2. 1 2 3 Matthee, Rudi (13 June 2017) [28 July 2008]. "SAFAVID DYNASTY". Encyclopædia Iranica . New York: Columbia University. doi: 10.1163/2330-4804_EIRO_COM_509 . ISSN   2330-4804. Archived from the original on 25 May 2022. Retrieved 23 June 2022.
  3. Streusand, Douglas E., Islamic Gunpowder Empires: Ottomans, Safavids, and Mughals (Boulder, Col : Westview Press, 2011) ("Streusand"), p. 135.
  4. 1 2 3 Savory, Roger (2012) [1995]. "Ṣafawids". In Bosworth, C. E.; van Donzel, E. J.; Heinrichs, W. P.; Lewis, B.; Pellat, Ch.; Schacht, J. (eds.). Encyclopaedia of Islam, Second Edition . Vol. 8. Leiden and Boston: Brill Publishers. doi:10.1163/1573-3912_islam_COM_0964. ISBN   978-90-04-16121-4.
  5. Baltacıoğlu-Brammer, Ayşe (2021). "The emergence of the Safavids as a mystical order and their subsequent rise to power in the fourteenth and fifteenth centuries". In Matthee, Rudi (ed.). The Safavid World. Routledge Worlds (1st ed.). New York and London: Routledge. pp. 15–36. doi:10.4324/9781003170822. ISBN   978-1-003-17082-2. S2CID   236371308.
    • Matthee, Rudi. (2005). The Pursuit of Pleasure: Drugs and Stimulants in Iranian History, 1500-1900. Princeton University Press. p. 18; "The Safavids, as Iranians of Kurdish ancestry and of nontribal background (...)".
    • Savory, Roger. (2008). "EBN BAZZĀZ". Encyclopaedia Iranica, Vol. VIII, Fasc. 1. p. 8. "This official version contains textual changes designed to obscure the Kurdish origins of the Safavid family and to vindicate their claim to descent from the Imams."
    • Amoretti, Biancamaria Scarcia; Matthee, Rudi. (2009). "Ṣafavid Dynasty". In Esposito, John L. (ed.) The Oxford Encyclopedia of the Islamic World. Oxford University Press. "Of Kurdish ancestry, the Ṣafavids started as a Sunnī mystical order (...)"
    • Roemer, H.R. (1986). "The Safavid Period" in Jackson, Peter; Lockhart, Laurence. The Cambridge History of Iran, Vol. 6: The Timurid and Safavid Periods. Cambridge University Press. pp. 214, 229
    • Blow, David (2009). Shah Abbas: The Ruthless King Who Became an Iranian Legend. I.B.Tauris. p. 3
    • Savory, Roger M.; Karamustafa, Ahmet T. (1998) ESMĀʿĪL I ṢAFAWĪ. Encyclopaedia Iranica Vol. VIII, Fasc. 6, pp. 628-636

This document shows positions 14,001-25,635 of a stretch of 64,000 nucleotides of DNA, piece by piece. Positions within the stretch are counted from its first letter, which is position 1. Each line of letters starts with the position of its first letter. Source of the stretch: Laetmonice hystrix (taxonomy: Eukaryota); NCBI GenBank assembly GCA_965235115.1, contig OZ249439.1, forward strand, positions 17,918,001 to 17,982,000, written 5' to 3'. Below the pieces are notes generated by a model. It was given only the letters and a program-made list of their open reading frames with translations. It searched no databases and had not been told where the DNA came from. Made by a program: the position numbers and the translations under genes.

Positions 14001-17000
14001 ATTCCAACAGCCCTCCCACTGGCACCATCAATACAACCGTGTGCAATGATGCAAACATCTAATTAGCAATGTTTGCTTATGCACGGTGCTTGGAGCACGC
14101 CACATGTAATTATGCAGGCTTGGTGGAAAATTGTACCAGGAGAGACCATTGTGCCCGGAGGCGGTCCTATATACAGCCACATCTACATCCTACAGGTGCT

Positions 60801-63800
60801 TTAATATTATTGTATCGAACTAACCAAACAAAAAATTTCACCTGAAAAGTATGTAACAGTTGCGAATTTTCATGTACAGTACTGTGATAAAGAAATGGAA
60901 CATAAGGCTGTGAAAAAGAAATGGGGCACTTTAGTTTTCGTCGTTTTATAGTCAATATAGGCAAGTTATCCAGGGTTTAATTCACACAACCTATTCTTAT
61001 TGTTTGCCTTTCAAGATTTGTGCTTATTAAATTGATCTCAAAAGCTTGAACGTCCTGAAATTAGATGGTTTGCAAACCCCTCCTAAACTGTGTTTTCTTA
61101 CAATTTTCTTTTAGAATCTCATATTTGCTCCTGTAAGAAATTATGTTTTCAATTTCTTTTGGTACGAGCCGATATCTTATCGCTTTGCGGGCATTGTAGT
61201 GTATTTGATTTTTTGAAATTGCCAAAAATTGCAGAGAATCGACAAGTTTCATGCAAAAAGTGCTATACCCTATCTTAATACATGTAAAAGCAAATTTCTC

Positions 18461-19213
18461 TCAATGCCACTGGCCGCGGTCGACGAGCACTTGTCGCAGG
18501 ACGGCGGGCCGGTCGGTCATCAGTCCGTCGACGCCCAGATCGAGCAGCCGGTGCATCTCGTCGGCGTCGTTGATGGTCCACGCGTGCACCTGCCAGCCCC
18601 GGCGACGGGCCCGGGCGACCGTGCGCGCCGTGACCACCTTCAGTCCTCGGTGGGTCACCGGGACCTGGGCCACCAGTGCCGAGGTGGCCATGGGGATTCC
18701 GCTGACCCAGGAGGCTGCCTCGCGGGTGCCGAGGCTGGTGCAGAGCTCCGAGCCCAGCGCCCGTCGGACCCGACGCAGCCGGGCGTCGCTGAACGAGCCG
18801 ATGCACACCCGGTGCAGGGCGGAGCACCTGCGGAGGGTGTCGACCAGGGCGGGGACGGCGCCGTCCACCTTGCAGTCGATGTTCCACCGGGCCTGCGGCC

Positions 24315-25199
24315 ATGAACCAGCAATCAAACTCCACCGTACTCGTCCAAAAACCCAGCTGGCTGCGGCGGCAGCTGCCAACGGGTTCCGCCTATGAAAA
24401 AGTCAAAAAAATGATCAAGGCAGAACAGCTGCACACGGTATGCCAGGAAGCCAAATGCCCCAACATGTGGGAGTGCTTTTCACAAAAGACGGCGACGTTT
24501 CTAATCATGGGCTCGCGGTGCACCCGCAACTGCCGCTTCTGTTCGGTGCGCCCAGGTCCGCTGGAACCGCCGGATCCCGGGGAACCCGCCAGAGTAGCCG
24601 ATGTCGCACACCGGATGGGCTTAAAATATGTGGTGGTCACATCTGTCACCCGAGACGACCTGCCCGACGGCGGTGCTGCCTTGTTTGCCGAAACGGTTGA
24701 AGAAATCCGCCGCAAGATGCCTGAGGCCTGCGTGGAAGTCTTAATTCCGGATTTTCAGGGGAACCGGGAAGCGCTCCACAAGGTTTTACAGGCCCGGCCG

• Ghereghlou, Kioumars (2016). ḤAYDAR ṢAFAVI. Encyclopaedia Iranica
  6. Aptin Khanbaghi (2006) The Fire, the Star and the Cross: Minority Religions in Medieval and Early. London & New York. IB Tauris. ISBN   1-84511-056-0, pp. 130–1
  7. 1 2 Yarshater 2001, p. 493.
  8. 1 2 Khanbaghi 2006, p. 130.
  9. Anthony Bryer. "Greeks and Türkmens: The Pontic Exception", Dumbarton Oaks Papers, Vol. 29 (1975), Appendix II "Genealogy of the Muslim Marriages of the Princesses of Trebizond"
  10. Safavid dynasty at Encyclopædia Iranica , "The origins of the Safavids are clouded in obscurity. They may have been of Kurdish origin (see R. Savory, Iran Under the Safavids, 1980, p. 2; R. Matthee, "Safavid Dynasty" at iranica.com), but for all practical purposes they were Turkish-speaking and Turkified."
  11. Why is there such confusion about the origins of this important dynasty, which reasserted Iranian identity and established an independent Iranian state after eight and a half centuries of rule by foreign dynasties? RM Savory, Iran under the Safavids (Cambridge University Press, Cambridge, 1980), p. 3.
  12. Alireza Shapur Shahbazi (2005), "The History of the Idea of Iran", in Vesta Curtis ed., Birth of the Persian Empire, IB Tauris, London, p. 108: "Similarly the collapse of Sassanian Eranshahr in AD 650 did not end Iranians' national idea. The name "Iran" disappeared from official records of the Saffarids, Samanids, Buyids, Saljuqs and their successor. But one unofficially used the name Iran, Eranshahr, and similar national designations, particularly Mamalek-e Iran or "Iranian lands", which exactly translated the old Avestan term Ariyanam Daihunam. On the other hand, when the Safavids (not Reza Shah, as is popularly assumed) revived a national state officially known as Iran, bureaucratic usage in the Ottoman empire and even Iran itself could still refer to it by other descriptive and traditional appellations".